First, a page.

Tuesday, February 23, 2021

Tea-themed Scarves and Pianos

Talbots is the only women's store I know that consistently incorporates tea into their fashions, whether it's jewelry, socks, sweaters or scarves, and I so appreciate them for that.

Recently my tea friend, Angela, from Tea With Friends blog, e-mailed to tell me Talbots had a silk scarf that was on sale 50% off.  She thought maybe I'd need to get myself another birthday present!  I receive Talbot's catalogs, but somehow I missed seeing it. I ordered one and it arrived in today's mail and is lovely [as are all of Talbots' things].  Thanks so much for the heads-up, Angela!  It's 30.5 x 30.5 even though it looks uneven in the photo.  I like how Talbot's shows you different ways to wear their scarves at their website.

This is my only other tea-themed silk scarf.  I need one more to say I have a collection. ;-) Interestingly, they're both navy blue.

On a completely different subject, I saw a repurposing photo on Facebook today that I just love.  An old upright piano that was made into a sewing station, but if I had room in my house I'd turn it into a tea station, with tea storage underneath. Don't you think it would make a unique tea station?  After all, tea makes our lives harmonious, and a whistling tea kettle is music to our ears!  I think it would be a fun project even if I couldn't keep it for myself, and I know my talented woodworker hubby could give it a beautiful new life.

Being the history buff that I am, I couldn't resist researching upright pianos.  In the early to mid part of the 20th century, pianos were a staple in homes all across America.  It was an instrument as well as a social piece, and a main source of home and family entertainment [more good reasons for it to be repurposed to a tea station!].

During this time hundreds of thousands of pianos were produced and one of the most popular was the upright piano. Some uprights were player pianos. Sadly, many upright piano manufacturers went out of business during the Great Depression, and as American homes began getting smaller, so did the size of pianos.  By the 1940's the large full-size upright piano was out of production.

Today most uprights are in need of extensive restoration [with a price tag around $15,000] to return them to quality instrument status.  Unfortunately pianos don't get better with age, so many uprights go to the junk yard.  The photo below made me cringe.  Just look at all those potential tea stations or tea bars!  It gives validity to King Solomon's words in Ecclesiastes 3:1 "There is a time for everything, and a season for every activity under heaven".  It's sad when that 'season' comes to an end.

Did you grow up with a piano in your home?  I did, and both my maternal and paternal grandmothers had an upright piano in their home.  Today, we have a console piano in our living room.  My daughter and I both took piano lessons growing up.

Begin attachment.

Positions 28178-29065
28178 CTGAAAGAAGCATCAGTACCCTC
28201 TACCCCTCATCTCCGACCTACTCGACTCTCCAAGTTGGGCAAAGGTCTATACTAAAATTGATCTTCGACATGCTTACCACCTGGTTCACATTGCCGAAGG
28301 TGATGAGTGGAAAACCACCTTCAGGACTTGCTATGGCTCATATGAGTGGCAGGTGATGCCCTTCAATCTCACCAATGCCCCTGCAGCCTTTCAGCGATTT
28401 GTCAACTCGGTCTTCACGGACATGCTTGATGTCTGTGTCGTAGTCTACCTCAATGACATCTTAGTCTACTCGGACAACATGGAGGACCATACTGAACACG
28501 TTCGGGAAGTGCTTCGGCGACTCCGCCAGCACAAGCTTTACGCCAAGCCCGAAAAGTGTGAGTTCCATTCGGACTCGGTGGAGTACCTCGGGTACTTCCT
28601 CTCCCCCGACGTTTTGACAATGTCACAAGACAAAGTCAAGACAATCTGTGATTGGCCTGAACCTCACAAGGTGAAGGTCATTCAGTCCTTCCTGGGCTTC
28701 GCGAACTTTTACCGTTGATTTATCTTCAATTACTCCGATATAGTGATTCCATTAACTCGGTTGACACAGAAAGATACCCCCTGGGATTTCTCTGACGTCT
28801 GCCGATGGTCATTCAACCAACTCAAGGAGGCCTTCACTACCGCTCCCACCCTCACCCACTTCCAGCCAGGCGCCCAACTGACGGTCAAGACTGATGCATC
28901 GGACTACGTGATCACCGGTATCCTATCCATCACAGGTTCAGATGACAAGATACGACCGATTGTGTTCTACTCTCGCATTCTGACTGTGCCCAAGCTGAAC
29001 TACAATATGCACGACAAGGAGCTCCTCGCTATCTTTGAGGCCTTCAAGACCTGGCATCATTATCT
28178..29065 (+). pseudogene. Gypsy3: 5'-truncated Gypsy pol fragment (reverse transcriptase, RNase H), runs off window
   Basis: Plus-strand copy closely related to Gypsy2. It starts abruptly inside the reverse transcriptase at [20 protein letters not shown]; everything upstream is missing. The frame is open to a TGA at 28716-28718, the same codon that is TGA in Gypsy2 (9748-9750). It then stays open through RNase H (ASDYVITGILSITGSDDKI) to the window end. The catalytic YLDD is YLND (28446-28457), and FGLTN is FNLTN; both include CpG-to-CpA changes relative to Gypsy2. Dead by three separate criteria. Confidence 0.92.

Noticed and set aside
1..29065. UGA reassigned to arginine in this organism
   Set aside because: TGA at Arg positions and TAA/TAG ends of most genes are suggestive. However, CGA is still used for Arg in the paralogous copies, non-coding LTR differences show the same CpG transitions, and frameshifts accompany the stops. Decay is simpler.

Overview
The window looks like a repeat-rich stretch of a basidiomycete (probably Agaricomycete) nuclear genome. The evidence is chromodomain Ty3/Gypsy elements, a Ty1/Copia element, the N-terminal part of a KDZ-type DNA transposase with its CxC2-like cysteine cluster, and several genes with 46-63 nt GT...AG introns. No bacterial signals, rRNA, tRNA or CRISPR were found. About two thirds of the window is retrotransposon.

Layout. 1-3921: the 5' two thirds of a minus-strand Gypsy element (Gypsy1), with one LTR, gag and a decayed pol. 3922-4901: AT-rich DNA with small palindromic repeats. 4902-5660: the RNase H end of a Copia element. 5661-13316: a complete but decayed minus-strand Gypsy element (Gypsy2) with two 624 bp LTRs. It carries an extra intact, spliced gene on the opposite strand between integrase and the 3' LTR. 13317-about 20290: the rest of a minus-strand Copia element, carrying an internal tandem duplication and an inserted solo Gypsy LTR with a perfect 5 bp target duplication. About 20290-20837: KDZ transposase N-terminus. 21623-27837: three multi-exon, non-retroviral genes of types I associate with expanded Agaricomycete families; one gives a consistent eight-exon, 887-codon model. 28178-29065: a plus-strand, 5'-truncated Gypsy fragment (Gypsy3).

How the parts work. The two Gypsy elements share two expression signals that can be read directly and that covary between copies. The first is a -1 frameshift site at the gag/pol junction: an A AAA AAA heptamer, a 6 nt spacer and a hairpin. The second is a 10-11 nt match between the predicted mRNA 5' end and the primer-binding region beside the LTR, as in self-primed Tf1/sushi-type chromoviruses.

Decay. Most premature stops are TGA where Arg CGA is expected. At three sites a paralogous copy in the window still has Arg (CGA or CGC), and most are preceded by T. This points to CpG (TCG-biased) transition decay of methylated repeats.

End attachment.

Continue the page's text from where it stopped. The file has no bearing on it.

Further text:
The photo below is my maternal grandmother's upright piano.   My mother is standing on the left, holding me.  Standing by and sitting on the piano bench [left] are my brother and sister and three cousins.

A quick Google search revealed old upright pianos selling for as little as $100 and some owners might even be willing to give one away for free just for removing it from their home. Something to think about.

For a bit more nostalgia, below is the piano in my parents' house.  The one I learned to play on.  The manufacturer was Cable and the letter C in Cable was positioned directly over middle C on the keyboard - very helpful for a beginning piano player!  ;-)

And below is the piano in my house today - the one my daughter learned to play on.  It's a Kimball.  I sometimes play hymns on it for my own enjoyment.  Seeing the picture reminds me it's time to schedule another tuning.


  1. So glad your teatime scarf arrived, too, Phyllis! I'm wishing I'd ordered two, because it occurred to me later that this would be lovely as a small tea tablecloth, but I don't want to risk getting food on one I'm going to wear! And I *love* the upright piano idea! (That actually is a fabulous idea for another cozy series I'm working on involving two sisters who love to scavenge for old things. I'll be sure and credit you when I work it into the book, ha!)

  2. Love your new scarf!

    That idea for the upright? Brilliant = and a tea station would be great!

    Around here one can get an old upright for next to nothing - I scour Craiglist and FB marketplace daily and see them "free for the hauling" on them all the time.

    I grew up with a wonderful piano, my mother was a piano teacher. I have played my entire life. I never took lessons from her, and only for a little while when I was very young. I play by ear, mainly and play every day. I play must less this last year with hubs working from home due to the pandemic - but I sneak as much playing is as possible when he isn't on the phone or Zoom.



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